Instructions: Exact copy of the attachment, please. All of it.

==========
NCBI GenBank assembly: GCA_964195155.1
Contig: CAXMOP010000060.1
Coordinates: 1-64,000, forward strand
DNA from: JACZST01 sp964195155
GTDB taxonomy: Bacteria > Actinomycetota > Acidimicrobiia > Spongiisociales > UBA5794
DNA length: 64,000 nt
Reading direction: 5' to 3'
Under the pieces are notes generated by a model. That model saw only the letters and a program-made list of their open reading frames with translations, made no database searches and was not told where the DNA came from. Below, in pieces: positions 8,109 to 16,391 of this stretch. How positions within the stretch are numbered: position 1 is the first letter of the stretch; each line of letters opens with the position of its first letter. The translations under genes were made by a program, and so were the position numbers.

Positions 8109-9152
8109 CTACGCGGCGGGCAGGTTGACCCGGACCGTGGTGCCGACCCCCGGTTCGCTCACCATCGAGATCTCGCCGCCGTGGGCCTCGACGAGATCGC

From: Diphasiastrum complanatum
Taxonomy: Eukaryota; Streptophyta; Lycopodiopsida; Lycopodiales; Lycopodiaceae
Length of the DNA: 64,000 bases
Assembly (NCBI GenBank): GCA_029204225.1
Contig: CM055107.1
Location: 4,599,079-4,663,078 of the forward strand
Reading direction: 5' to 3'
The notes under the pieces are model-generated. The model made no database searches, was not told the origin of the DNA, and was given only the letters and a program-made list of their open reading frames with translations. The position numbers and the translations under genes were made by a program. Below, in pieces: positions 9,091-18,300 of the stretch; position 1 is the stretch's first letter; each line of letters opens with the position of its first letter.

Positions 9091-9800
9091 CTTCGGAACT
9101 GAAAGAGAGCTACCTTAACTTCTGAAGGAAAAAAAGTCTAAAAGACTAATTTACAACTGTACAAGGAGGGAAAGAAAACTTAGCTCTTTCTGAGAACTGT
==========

NCBI GenBank assembly: GCA_964195155.1
Contig: CAXMOP010000060.1
Coordinates: 1-64,000, forward strand
DNA from: JACZST01 sp964195155
GTDB taxonomy: Bacteria > Actinomycetota > Acidimicrobiia > Spongiisociales > UBA5794
DNA length: 64,000 nt
Reading direction: 5' to 3'
Under the pieces are notes generated by a model. That model saw only the letters and a program-made list of their open reading frames with translations, made no database searches and was not told where the DNA came from. Below, in pieces: positions 8,109 to 16,391 of this stretch. How positions within the stretch are numbered: position 1 is the first letter of the stretch; each line of letters opens with the position of its first letter. The translations under genes were made by a program, and so were the position numbers.

Positions 8109-9152
8109 CTACGCGGCGGGCAGGTTGACCCGGACCGTGGTGCCGACCCCCGGTTCGCTCACCATCGAGATCTCGCCGCCGTGGGCCTCGACGAGATCGC

From: Diphasiastrum complanatum
Taxonomy: Eukaryota; Streptophyta; Lycopodiopsida; Lycopodiales; Lycopodiaceae
Length of the DNA: 64,000 bases
Assembly (NCBI GenBank): GCA_029204225.1
Contig: CM055107.1
Location: 4,599,079-4,663,078 of the forward strand
Reading direction: 5' to 3'
The notes under the pieces are model-generated. The model made no database searches, was not told the origin of the DNA, and was given only the letters and a program-made list of their open reading frames with translations. The position numbers and the translations under genes were made by a program. Below, in pieces: positions 9,091-18,300 of the stretch; position 1 is the stretch's first letter; each line of letters opens with the position of its first letter.

Positions 9091-9800
9091 CTTCGGAACT
9101 GAAAGAGAGCTACCTTAACTTCTGAAGGAAAAAAAGTCTAAAAGACTAATTTACAACTGTACAAGGAGGGAAAGAAAACTTAGCTCTTTCTGAGAACTGT